After a recent posting, I was asked off line to explain why harpsichords were so difficult to record in the '50s. After I answered this person, he/she said I should post the explanation on line, (I won't reveal who it was but they'll be reading this and they can if they like).
First, let me emphasize that this comment was NOT a criticism of Mercury records, the Puyana recordings are as fine as any harpsichord recordings of their day, (in fact, the tonal range of those recordings is astounding), the criticism was of the state of the art of harpsichord recordings in those days and earlier. As I think most people know, unlike a piano where the string is hit with a felt hammer, and hence it's name, (piano is short for pianoforte, soft-loud), the harpsichord's strings are plucked with a plectrum and is capable of very little dynamic range - depressing the key very slowly or hitting it very hard produces a note of virtually the same amplitude.
Unlike any other instrument, when I first heard a real harpsichord, my first impression was how much it DIDN'T sound like a recorded harpsichord. Until the '70s, the standard level measuring device was the volume-unit, (VU), meter. The behavior of this meter was designed to simulate the response of the human ear. A "VU" is identical in intensity change to a "dB". In the '70s the Peak Program Meter, (PPM) was introduced which measured the peak value of an audio signal - peaks that a VU meter missed. The sound of every note on a harpsichord is preceded with a peak at the point of string plucking which can be as much as 20 dB higher than the body of the note. If you mike a harpsichord and measure the sound simultaneously with a VU meter and a PPM, you can set the volume of the sound so that it's reaching reference level on the PPM but the VU meter is barely moving. These peaks are very important in recreating the sound of a harpsichord but if you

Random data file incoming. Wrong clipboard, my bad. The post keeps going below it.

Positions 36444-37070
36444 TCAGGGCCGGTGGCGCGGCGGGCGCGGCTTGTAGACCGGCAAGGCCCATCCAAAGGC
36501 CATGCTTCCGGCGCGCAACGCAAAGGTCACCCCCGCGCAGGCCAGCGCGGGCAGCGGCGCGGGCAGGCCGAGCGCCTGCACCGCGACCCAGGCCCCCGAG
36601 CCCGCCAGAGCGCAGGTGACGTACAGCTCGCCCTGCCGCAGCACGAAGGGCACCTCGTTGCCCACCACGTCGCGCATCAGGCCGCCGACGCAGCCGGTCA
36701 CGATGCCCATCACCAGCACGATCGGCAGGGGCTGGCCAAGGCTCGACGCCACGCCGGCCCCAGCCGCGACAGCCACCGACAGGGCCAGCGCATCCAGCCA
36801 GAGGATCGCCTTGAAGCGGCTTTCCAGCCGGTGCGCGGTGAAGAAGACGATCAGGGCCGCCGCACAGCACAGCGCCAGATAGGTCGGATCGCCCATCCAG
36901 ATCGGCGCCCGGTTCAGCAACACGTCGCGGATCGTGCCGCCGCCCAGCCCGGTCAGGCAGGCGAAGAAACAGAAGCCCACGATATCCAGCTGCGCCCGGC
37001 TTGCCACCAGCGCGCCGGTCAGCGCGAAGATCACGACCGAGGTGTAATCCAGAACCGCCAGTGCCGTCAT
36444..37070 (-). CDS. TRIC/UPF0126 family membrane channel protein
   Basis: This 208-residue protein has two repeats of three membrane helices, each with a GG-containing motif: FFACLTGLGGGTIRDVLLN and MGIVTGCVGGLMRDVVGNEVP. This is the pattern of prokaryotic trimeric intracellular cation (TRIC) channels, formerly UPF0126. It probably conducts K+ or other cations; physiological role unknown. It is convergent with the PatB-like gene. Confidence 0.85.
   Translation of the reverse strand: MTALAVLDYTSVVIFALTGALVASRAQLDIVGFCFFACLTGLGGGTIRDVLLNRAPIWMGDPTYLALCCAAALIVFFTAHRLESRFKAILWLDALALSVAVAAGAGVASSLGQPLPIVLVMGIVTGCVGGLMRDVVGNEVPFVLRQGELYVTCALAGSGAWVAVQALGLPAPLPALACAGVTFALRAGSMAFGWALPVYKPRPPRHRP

raise the level until the VU meter is responding at reference level, you'll be clipping off these high amplitude peaks, hence the usual sound of recorded harpsichords from the '50s and '60s and earlier. If you record a harpsichord using only a PPM as your level setting device, you'll be amazed how "real" the instrument sounds on the recording, (this assuming that you are listening to it at a level that simulates the level of an actual harpsichord and not at the level you would listen to Mahler's 3rd Symphony).
There were some early exceptions, of course; in my experience, the earliest recording that did a good job of capturing the actual sound of a harpsichord was Bach's "Brandenburg Concerto No. 5", I've forgotten who the artists were, (and I'm currently in Florida away from my records), but this was a DGG/Archive recording in the old cream coloured jackets where each disc was initialed by the engineer and/or the producer. Each disc was also accompanied by an index card with all the info about the recording.